Monday, August 17, 2009

Not Just Anybody

This past weekend was the Fest for Beatle Fans, which my wife, my father-in-law and myself attend every year. This was a particularly good year; the special guests performed such a range of Beatle-related music as "Say Say Say" by Paul McCartney and the late Michael Jackson, and "Everybody's Got Something to Hide 'Cept for Me and My Monkey" from the White Album.

This weekend I also got spammed on a very old post at my other blog, Strangely Dim. It happened to be about John Lennon, dating to December 8, 2005--the twenty-fifth anniversary of his death. I repost it here because I still like it, and because John's mindfulness is still worth keeping in mind.


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I've tended to be a Paul McCartney guy, myself, but as a songwriter and founder of the Beatles, Lennon was a force of popular music. You can still hear his influence even on people who don't know they've been influenced by him.

I was ten when John died. I don't remember the moment, but I do remember the aftermath. My family went to the library the next day, where we joined a room of people watching news reports. I acted like a ten year old, running around and goofing off, and I was rebuked and chased away by the gathered crowd. It was a brief foreshadowing for me that the world is not as innocent and playful as we're allowed as children to imagine it.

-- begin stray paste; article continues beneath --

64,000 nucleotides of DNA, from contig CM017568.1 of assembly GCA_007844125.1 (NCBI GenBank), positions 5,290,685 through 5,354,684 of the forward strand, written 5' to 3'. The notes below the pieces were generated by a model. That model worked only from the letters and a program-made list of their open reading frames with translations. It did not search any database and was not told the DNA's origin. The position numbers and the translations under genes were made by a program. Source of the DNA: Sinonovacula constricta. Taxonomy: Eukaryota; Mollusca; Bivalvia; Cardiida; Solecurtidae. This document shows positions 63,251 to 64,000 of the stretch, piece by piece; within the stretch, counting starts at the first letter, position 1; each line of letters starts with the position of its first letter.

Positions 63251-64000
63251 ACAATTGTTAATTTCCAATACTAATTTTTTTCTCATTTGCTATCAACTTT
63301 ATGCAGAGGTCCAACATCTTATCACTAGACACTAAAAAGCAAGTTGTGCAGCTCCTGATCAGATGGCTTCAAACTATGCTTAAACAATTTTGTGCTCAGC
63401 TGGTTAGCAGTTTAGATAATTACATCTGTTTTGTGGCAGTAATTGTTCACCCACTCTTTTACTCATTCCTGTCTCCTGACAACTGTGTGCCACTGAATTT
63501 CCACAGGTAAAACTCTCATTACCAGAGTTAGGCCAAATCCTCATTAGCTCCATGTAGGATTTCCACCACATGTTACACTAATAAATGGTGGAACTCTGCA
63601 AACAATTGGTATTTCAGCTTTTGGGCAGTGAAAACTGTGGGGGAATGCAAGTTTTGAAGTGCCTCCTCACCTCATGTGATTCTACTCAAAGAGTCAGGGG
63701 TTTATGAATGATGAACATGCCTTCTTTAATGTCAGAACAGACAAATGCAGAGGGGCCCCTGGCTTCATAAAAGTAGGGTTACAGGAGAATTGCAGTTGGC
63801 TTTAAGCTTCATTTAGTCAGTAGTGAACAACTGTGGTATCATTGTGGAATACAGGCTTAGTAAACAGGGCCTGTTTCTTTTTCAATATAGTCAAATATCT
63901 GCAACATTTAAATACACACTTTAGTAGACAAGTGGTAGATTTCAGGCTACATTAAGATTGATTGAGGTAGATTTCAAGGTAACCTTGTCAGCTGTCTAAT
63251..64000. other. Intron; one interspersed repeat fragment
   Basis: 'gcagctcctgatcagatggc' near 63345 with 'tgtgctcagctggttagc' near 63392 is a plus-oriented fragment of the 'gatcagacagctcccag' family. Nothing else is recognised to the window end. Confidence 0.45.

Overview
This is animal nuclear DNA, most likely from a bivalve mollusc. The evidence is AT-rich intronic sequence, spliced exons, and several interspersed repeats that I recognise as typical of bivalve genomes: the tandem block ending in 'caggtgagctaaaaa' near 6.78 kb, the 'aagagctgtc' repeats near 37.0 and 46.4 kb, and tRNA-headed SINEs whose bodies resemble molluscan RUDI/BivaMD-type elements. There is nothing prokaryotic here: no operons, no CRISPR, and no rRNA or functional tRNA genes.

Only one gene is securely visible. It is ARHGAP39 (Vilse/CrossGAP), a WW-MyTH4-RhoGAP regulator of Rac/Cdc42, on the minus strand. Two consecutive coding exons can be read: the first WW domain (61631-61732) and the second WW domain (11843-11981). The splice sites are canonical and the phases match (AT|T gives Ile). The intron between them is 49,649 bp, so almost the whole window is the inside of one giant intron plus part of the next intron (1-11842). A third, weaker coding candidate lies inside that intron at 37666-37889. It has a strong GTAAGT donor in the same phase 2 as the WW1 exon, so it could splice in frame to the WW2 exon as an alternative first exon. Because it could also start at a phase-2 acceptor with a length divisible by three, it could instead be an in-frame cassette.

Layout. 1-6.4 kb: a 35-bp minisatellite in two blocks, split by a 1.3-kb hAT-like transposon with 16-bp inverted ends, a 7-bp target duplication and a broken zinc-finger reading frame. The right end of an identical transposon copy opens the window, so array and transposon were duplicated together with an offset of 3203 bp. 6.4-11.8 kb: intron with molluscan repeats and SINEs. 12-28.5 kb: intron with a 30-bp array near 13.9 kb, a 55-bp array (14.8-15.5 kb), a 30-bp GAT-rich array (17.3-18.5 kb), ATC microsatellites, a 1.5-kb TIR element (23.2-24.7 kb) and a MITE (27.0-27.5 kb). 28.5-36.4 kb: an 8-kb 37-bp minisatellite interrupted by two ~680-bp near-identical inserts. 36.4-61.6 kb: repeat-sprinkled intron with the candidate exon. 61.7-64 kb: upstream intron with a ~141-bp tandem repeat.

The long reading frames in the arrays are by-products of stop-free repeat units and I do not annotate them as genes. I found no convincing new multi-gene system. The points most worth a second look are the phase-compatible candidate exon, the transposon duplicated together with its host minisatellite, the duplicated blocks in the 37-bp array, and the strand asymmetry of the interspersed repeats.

I was ill-prepared today to commemorate John's passing, but fortunately I was able to borrow the soundtrack to The Royal Tenenbaums, which features a little song by John: "Look at Me." I'd not heard it before, but it's emblematic of some of John's most intimate writing:

Look at me. What am I supposed to be? . . .

Here I am. What am I supposed to do? . . . What can I do for you? . . .

Who am I? Nobody knows but me. . . . Nobody else can see--just you and me.


Maybe he's singing to Yoko or his mom or his dad or the universe or me, but the genius of it is that it sounds like something you whispered just last night to a lover or a parent or the universe. Anyone can sing it to anyone at any given moment. I might sing it to God; God might sing it to me. Either way, it'll occupy my thoughts long after it's sung.

In the wake of these lyrics or these thoughts I'm reminded of my own finiteness and of the grace of God, who comes to us and reveals himself to us and abides with us--a great favor to a world of people who can only comprehend so much. I'm reminded of a quirky little line from St. Augustine I came across in David Benner's book The Gift of Being Yourself:

Grant, Lord, that I may know myself that I may know thee.

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